Great Tey is an Ancient Parish in the county of Essex.

Alternative names:

Parish church: St. Barnabas

Parish registers begin:

  • Parish registers: 1559
  • Bishop’s Transcripts: 1629

Nonconformists include:

Adjacent Parishes

Parish History

The Imperial Gazetteer of England & Wales 1870

TEY (Great), a parish in Lexden district, Essex; 2¼ miles NW of Marks-Tey Junction r. station, and 3½ NE of Coggeshall. It has a post-office under Kelvedon, and a fair on Trinity Monday. Acres, 2,503. Real property, £4,837. Pop., 818. Houses, 166. The property is much subdivided. The manor belonged to Algar, Earl of Mercia; and passed to Queen Maud, the Fitzwalters, the Audleys, and others. The living is twofold, a vicarage and a sinecure rectory, in the diocese of Rochester. Value of the vicarage, £215; of the rectory, with Pontes-bright, £790. Patron of both, the Rev. W. Walsh. The church is ancient but good. Charities, £20.

Source: The Imperial Gazetteer of England & Wales [Wilson, John M]. A. Fullarton & Co. N. d. c. [1870-72].

A Topographical Dictionary of England 1848

TEY, GREAT (St. Barnabas), a parish, in the union of Lexden and Winstree, Colchester division of the hundred of Lexden, N. division of Essex, 7 miles (S. E.) from Halstead; containing 733 inhabitants. It comprises 2478a. 3r. 3p., of which 2222 acres are arable, 93 meadow and pasture, 123 wood, and about 40 garden-ground: there is a great variety of soil. The living is a discharged vicarage, valued in the king’s books at £7, and in the gift of the Sinecure Rector; the rectory is valued at £18, and is in the gift of the Rev. J. B. Storry. The rectorial tithes have been commuted for £547. 14., and the vicarial for £232; the vicarial glebe comprises 18 acres, and the rectorial 7. The church is a very ancient edifice, originally cruciform, with a central tower supported on four arches. In 1829, the tower was found to have pressed the pillars of the nave so much out of the perpendicular, that it became necessary to take down all the building to the west of it; since which, divine service has been performed in the chancel and transept, and a small erection has been raised on the site of the nave, forming the vestry-room and organ gallery.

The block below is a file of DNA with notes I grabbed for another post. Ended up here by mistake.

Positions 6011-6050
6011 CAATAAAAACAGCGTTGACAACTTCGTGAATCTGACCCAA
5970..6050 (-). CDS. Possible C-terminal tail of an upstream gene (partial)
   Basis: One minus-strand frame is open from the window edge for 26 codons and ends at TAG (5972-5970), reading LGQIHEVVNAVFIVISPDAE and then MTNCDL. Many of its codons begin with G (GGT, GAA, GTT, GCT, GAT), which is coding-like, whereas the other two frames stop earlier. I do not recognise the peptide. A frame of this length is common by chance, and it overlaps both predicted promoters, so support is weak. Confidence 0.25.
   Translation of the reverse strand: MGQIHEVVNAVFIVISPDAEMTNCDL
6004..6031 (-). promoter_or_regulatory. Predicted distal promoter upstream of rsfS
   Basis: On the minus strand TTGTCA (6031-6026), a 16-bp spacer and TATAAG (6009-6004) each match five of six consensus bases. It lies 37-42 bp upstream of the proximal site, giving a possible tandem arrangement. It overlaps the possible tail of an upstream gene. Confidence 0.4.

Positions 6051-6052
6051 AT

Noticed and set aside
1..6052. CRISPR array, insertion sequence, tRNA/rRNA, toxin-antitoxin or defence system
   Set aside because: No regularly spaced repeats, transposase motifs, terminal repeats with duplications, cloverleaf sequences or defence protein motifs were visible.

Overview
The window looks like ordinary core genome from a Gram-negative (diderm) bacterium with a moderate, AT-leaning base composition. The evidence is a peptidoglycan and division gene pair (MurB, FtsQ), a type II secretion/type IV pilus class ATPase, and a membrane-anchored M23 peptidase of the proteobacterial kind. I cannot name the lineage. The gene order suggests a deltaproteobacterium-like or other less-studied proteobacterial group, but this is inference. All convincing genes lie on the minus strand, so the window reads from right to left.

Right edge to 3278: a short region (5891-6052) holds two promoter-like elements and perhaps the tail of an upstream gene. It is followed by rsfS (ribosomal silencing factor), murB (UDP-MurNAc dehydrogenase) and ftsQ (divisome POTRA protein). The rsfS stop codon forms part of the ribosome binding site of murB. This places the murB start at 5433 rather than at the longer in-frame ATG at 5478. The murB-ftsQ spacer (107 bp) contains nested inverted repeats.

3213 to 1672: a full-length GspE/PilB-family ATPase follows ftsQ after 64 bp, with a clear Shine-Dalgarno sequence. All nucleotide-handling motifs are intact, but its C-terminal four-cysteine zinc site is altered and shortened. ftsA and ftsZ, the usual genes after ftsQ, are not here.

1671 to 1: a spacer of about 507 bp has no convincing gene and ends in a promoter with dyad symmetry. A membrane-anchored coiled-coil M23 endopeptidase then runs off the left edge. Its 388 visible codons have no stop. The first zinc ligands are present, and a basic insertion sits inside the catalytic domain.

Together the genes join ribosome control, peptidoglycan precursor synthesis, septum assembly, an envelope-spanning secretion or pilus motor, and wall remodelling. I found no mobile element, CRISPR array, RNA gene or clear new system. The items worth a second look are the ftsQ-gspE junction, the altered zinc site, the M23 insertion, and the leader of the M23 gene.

Source: A Topographical Dictionary of England by Samuel Lewis 1848

Parish Records


Poll Books


  • County: Essex
  • Civil Registration District: Lexden
  • Probate Court: Court of the Archdeaconry of Colchester
  • Diocese: Pre-1846 – London, Post-1845 – Rochester
  • Rural Deanery: Pre-1847 – Lexden, Post-1846 – Halstead
  • Poor Law Union: Lexden and Winstree
  • Hundred: Lexden
  • Province: Canterbury

Similar Posts